1. Vector Borne Zoonotic Dis. 2019 Jan 8. doi: 10.1089/vbz.2018.2339. [Epub ahead of
The following study investigates louse parasitism of black-tailed prairie dogs (Cynomys ludovicianus (Ord, Rodentia: Sciuridae)) on 20 plots at 13 colonies in the short-grass prairie of New Mexico, USA, June-August, 2011-2012. Among 124 lice collected from 537 prairie dogs during 1,207 sampling events in which anesthetized animals were combed for ectoparasites, all of the lice were identified as Linognathoides cynomyis (Kim, Phthiraptera: Polyplacidae). Data were analyzed under an information-theoretic approach to identify factors predicting louse parasitism. Lice were most prevalent on plots with high densities of prairie dogs. At the scale of hosts, lice were most abundant on prairie dogs in poor body condition (with low mass:foot ratios) and prairie dogs harboring large numbers of fleas (Siphonaptera, mostly Oropsylla hirsuta (Baker, Siphonaptera: Ceratophyllidae) and Pulex simulans (Baker,Siphonaptera: Pulicidae)). Lice have been implicated as supplemental vectors of the primarily flea-borne bacterium Yersinia pestis (Yersin, Enterobacteriales: Yersiniaceae), a re-emerging pathogen that causes sylvatic plague in prairie dog populations. Coparasitism by lice and fleas, as found herein, might enhance plague transmission. L. cynomyis deserves attention in this context.
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Geneticists are a step closer to understanding how plague evolved into one of the great scourges of human history. Yersinia pestis, the bacterium that causes bubonic plague, spreads through the bites of infected fleas. In the flea’s gut, plague bacteria multiply until a mass of bacteria blocks the passage to the flea’s stomach. The starving flea bites a host and feeds frantically, but since it can’t swallow its meal, it ends up regurgitating blood and bacteria back into its prey’s bloodstream, spreading the disease to a new host.
Read more: Plague
Oral vaccination is an emerging management strategy to reduce the prevalence of high impact infectious diseases within wild animal populations. Plague is a flea-borne zoonosis of rodents that often decimates prairie dog (Cynomys spp.) colonies in the western USA. Recently, an oral sylvatic plague vaccine (SPV) was developed to protect prairie dogs from plague and aid recovery of the endangered black-footed ferret (Mustela nigripes). Although oral vaccination programs are targeted toward specific species, field distribution of vaccine-laden baits can result in vaccine uptake by non-target animals and unintended indirect effects. We assessed the impact of SPV on non-target rodents at paired vaccine and placebo-treated prairie dog colonies in four US states from 2013 to 2015. Bait consumption by non-target rodents was high (70.8%, n = 3113), but anti-plague antibody development on vaccine plots was low (23.7%, n = 266). In addition, no significant differences were noted in combined deer mice (Peromyscus maniculatus) and western harvest mouse (Reithrodontomys megalotis) abundance or community evenness and richness of non-target rodents between vaccine-treated and placebo plots. In our 3-year field study, we could not detect a significant positive or negative effect of SPV application on non-target rodents.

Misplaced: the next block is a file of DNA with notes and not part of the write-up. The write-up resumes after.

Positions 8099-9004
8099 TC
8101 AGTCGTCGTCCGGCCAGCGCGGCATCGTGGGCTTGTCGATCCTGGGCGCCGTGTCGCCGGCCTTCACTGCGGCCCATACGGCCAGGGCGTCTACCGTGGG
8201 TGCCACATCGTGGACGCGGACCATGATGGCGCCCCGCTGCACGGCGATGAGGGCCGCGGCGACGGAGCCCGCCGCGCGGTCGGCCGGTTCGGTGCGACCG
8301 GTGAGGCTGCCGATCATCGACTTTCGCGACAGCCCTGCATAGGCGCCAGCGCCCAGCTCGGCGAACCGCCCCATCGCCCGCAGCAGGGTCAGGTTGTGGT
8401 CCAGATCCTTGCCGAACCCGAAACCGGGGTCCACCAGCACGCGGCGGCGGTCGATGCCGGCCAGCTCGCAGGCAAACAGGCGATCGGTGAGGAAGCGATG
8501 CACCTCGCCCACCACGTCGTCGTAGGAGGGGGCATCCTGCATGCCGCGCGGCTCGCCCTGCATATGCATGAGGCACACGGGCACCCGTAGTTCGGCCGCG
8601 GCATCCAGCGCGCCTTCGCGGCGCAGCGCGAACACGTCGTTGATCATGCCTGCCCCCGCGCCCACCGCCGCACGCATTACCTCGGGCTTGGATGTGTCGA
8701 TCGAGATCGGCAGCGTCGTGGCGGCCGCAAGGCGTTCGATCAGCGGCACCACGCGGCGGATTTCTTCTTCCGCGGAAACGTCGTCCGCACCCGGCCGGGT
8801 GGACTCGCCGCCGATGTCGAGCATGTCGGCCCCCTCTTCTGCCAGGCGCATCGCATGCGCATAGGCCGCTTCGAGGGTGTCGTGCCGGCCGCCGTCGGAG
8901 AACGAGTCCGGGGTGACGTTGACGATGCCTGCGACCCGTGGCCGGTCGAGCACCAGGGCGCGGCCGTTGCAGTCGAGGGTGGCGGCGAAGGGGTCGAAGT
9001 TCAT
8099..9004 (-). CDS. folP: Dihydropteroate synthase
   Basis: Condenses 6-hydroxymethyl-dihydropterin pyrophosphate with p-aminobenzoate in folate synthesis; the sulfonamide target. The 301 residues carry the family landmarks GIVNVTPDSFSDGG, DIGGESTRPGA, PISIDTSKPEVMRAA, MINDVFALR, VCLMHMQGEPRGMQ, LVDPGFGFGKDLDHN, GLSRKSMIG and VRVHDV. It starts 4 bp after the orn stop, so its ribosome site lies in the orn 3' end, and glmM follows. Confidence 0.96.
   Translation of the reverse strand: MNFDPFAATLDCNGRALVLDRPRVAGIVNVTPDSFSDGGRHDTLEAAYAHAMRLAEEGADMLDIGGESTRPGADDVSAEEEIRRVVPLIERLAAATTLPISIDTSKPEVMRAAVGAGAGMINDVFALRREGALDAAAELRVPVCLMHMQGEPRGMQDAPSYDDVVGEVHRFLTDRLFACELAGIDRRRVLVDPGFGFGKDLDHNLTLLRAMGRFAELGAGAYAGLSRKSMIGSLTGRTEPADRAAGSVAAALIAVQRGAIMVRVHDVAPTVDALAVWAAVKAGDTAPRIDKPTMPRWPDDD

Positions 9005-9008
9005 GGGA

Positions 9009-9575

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Sylvatic plague poses a substantial risk to black-tailed prairie dogs ( Cynomys ludovicianus) and their obligate predator, the black-footed ferret ( Mustela nigripes). The effects of plague on prairie dogs and ferrets are mitigated using a deltamethrin pulicide dust that reduces the spread of plague by killing fleas, the vector for the plague bacterium. In portions of Conata Basin, Buffalo Gap National Grasslands, and Badlands National Park, South Dakota, 0.05% deltamethrin has been infused into prairie dog burrows on an annual basis since 2005. We aimed to determine if fleas ( Oropsylla hirsuta) in portions of the Conata Basin and Badlands National Park have evolved resistance to deltamethrin. We assessed flea prevalence, obtained by combing prairie dogs for fleas, as an indirect measure of resistance. Dusting was ineffective in two colonies treated with deltamethrin for >8 yr; flea prevalence rebounded within 1 mo of dusting. We used a bioassay that exposed fleas to deltamethrin to directly evaluate resistance. Fleas from colonies with >8 yr of exposure to deltamethrin exhibited survival rates that were 15% to 83% higher than fleas from sites that had never been dusted. All fleas were paralyzed or dead after 55 min. After removal from deltamethrin, 30% of fleas from the dusted colonies recovered, compared with 1% of fleas from the not-dusted sites. Thus, deltamethrin paralyzed fleas from colonies with long-term exposure to deltamethrin, but a substantial number of those fleas was resistant and recovered. Flea collections from live-trapped prairie dogs in Thunder Basin National Grasslands, Wyoming suggest that, in some cases, fleas might begin to develop a moderate level of resistance to deltamethrin after 5-6 yr of annual treatments. Restoration of black-footed ferrets and prairie dogs will rely on an adaptive, integrative approach to plague management, for instance involving the use of vaccines and rotating applications of insecticidal products with different active ingredients.
Read more: PubMed